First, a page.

About Fireweed

Fireweed Press began in the late ‘80s, when several Madison, Wisconsin, poets, who had been writing
and publishing in magazines, began to see the merits of putting their work in chapbooks. Among them,
Jeri McCormick decided to act on the advice of established poets Edna Muedt and Viola Wendt (both now deceased) and assemble a first manuscript. McCormick, who had acquired publishing skills at her state government job, called a meeting with eight local writers who shared her interest in publishing.

In naming the press, McCormick drew on her fondness for colorful weeds, consulted a botany guide, and picked the fireweed for its vivid hues and prolific renewal properties — an apt plant to serve as a metaphor in the writing world. The poets met at McCormick’s home and began their work as a mutual support collective. Starting with registration in the ISBN system, which was a slow postal process in those days, they met as a group for five years, volunteering editorial, production and promotional help for each new book. The press’s style, then and now, has been to give great freedom and autonomy to the individual author, who makes cover and production decisions, takes on the cost, and retains all proceeds from sales.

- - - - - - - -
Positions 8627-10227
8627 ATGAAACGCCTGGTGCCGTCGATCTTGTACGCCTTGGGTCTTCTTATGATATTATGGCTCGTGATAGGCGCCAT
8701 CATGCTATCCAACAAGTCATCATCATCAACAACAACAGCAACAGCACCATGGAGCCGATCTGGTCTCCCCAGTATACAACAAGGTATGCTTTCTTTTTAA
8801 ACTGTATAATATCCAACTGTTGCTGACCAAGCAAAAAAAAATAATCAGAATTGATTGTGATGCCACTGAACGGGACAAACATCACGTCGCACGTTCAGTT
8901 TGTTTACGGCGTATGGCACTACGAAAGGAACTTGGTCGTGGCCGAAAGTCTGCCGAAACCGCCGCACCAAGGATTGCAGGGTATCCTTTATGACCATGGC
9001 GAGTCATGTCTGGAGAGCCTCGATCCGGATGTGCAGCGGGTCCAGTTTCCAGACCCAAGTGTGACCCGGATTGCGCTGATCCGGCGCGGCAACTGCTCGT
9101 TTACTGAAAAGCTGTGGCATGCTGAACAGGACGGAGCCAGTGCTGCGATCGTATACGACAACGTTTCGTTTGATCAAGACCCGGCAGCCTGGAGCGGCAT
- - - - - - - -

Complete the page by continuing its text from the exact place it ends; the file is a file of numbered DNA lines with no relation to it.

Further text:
Membership is loosely defined, with no contract and no dues, and it comes through verbal acceptance by
a writer, following an invitation agreed to by three Fireweed authors, who offer experience and continuity. Authors may publish again and again with the press, and they are free to work with other presses as well. Over the years, membership has grown from 9 to 22, with 4 members deceased. Meetings of the full membership are no longer held; instead, individuals or small groups advise each other.

By 1992, Fireweed had published 13 books and a packet of post cards, plus flyers with sample poems. During the first decade, the group gave presentations at numerous meetings, book displays, and poetry conventions. The press’s 31 books have garnered many fine reviews, online and in journals, plus publicity through Garrison Kiellor, newspapers, Amazon postings, and countless readings in book stores. Some have won prizes from the Wisconsin Council for Writers and the Wisconsin Library Association. Wisconsin’s recent poet laureate, Bruce Dethlefsen, is a Fireweed author.

Fireweed Press continues to put out books by respected, high-achieving authors, who have learned their craft and are ready to go public with their writing. For each new book, the collective gets to know the work of the author and proceeds toward a working/publishing relationship by invitation.